• Brisk pace of work

Interest refers to the child’s affinity, curiosity, or passion.

learning profile
Learning Profile

The learning profile has to do with how we learn.



Content – Process – Product

based upon

Readiness – Interest – Learning Profile

strategies in differentiating sessions
Strategies in Differentiating Sessions

Module 2: Modifications

Module 3: Compacting Curriculum

Module 4: Acceleration

Module 5: Independent Study

Module 6: Assessment and Reflection

more strategies for differentiation
More Strategies for Differentiation

* multiple intelligences * literature circles

* jigsaw * tiered lessons

* taped material * tiered products

* anchor activities * learning contracts

* varying organizers * orbitals

* varied texts * 4MAT

* varied supplementary materials * interest centers

* learning contracts * interest groups

* small group instruction * varied homework

* group investigation * varied journal prompts

* varied questioning strategies *complex instruction

remember the basics
Remember the Basics
  • It is a district expectation.
  • It is a learning process.
  • It is developmental.
  • Go slowly.


  • Kathryn Harwell Kee

Former Director Staff Development, CFBISD, 1982-1994

Former Asst. Superintendent, GCISD, 1994-2002

Assistant Director and Commentator

  • Gerry Charlebois

Lead Teacher Specialist, Advanced Academics

Teacher Leader, Elementary and Middle School

Special Thanks to . . . Support Staff

  • Dr. Charles Cole, Assistant Superintendent
  • Becky Pitzer, Coordinator of Staff Development
  • Paula Morrow, Technology Specialist
  • Dave Stephenson, Camera and Editor
  • Vince Cowdrey, Georgeanne Villard, and AMAT students
  • Suzy Hagar, Executive Director of Advanced Academic Services
  • Chris Salerno, Director of Media Services

Schools and Teachers

  • Creekview High School: Matt Warnock, Kappi Helms, Mansoureh Tehrani
  • Newman Smith High School: Gerald Roulette
  • Blalack Middle School: Brittnie Bragg
  • Long Middle School: Tom Dowd and Dan Ford
  • Furneaux Elementary: Tara Lane
  • McCoy Elementary: Carol Schelp
  • Farmers Branch Elementary: Patry Marcum-Lerwick
  • Staff Development Liaisons: Stephanie Steele, Sharon Page, Christine Rowland
  • The Differentiated Classroom by Carol Ann Tomlinson.
  • Leadership for Differentiating Schools and Classrooms by Carol Ann Tomlinson and Susan Demirsky Allan.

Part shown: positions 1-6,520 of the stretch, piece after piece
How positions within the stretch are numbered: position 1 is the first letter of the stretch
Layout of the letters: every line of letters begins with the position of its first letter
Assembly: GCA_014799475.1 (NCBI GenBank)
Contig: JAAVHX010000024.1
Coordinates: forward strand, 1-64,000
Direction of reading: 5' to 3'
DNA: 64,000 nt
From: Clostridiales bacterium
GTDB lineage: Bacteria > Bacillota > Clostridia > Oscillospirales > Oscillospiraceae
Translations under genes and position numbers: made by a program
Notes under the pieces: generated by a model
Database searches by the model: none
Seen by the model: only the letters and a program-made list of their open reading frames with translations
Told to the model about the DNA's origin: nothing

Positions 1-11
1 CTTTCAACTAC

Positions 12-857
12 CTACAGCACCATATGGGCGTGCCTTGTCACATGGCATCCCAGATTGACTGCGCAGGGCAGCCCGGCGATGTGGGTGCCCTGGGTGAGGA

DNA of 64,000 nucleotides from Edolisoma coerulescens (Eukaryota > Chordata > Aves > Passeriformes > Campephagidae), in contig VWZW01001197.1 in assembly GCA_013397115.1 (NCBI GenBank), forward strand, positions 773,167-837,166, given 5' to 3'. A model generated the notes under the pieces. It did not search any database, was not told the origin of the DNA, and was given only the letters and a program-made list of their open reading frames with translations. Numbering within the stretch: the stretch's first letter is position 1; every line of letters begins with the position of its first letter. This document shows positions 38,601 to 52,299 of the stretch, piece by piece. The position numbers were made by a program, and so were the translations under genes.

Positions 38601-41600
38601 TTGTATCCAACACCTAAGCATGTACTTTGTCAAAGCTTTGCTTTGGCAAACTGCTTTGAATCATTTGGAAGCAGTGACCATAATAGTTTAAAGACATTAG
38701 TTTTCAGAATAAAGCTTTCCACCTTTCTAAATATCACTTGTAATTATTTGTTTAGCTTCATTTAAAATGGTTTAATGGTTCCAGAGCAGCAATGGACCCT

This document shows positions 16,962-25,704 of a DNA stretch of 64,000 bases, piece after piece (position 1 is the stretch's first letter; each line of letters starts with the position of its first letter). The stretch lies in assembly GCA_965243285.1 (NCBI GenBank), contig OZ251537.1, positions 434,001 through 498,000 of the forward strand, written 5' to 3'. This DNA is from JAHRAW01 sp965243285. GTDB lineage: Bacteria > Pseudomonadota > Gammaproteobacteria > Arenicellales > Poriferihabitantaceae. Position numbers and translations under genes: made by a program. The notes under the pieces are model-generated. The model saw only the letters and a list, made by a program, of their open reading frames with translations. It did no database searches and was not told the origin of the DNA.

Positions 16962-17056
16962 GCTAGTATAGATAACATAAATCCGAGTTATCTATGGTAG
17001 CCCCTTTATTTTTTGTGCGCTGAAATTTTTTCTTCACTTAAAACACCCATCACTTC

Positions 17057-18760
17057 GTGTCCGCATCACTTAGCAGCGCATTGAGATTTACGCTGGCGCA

• Best Practice: New Standards for Teaching and Learning in America’s Schools by Steven Zemelman, Harvey Daniels and Arthur Hyde.
  • Teaching Kids with Learning Difficulties in the Regular Classroom by Susan Winebrenner.
  • On the Road to Student Success, Curriculum Department of C-FB.
  • Teaching Gifted Kids in the Regular Classroom by Susan Winebrenner.
  • “Administrative Issues Regarding Differentiation” by Susan Winebrenner, Presentation handout.
  • “Preparing Teachers for Differentiated Instruction” by John H. Holloway, Educational Leadership, September 2000.
  • The Parallel Curriculum: A Design to Develop High Potential and Challenge High-Ability Learners by Carol Ann Tomlinson, Sandra Kaplan, Joseph Renzulli, Jeanne Purcell, Jann Leppien, Deborah Burns.
  • “Shifting into High Gear” by Evelyn Schneider, Educational Leadership, September 2000.
  • “Differentiation Committee Report” by Dr. Barbara Caffee, Carrollton-Farmers Branch Division of Instruction and Learning, February 2000.
  • “Reconcilable Differences? Standards-Based Teaching and Differentiation” by Carol Ann Tomlinson, Educational Leadership, September 2000.
  • Teaching Gifted Kids and Kids with Learning Difficulties in Mixed-Ability Classes by Susan Winebrenner.
  • Association for Supervision and Curriculum Development: Differentiating Instruction, Video Series.
  • “On the Road to Differentiated Practice” by Kim L. Pettig, Educational Leadership, September 2000.
  • “Gifted Kids Need an Education, Too” by Susan Winebrenner, Educational Leadership, September 2000.
  • “When Changes for the Gifted Spur Differentiation for All” by Sandra W. Page, Educational Leadership, September 2000.
  • Teaching With the Brain in Mind, Eric Jensen, (1998) ASCD.
  • “Independent Study: A Flexible Tool for Encouraging Academic and Personal Growth” by Carol Ann Tomlinson, Middle School Journal, September 1993.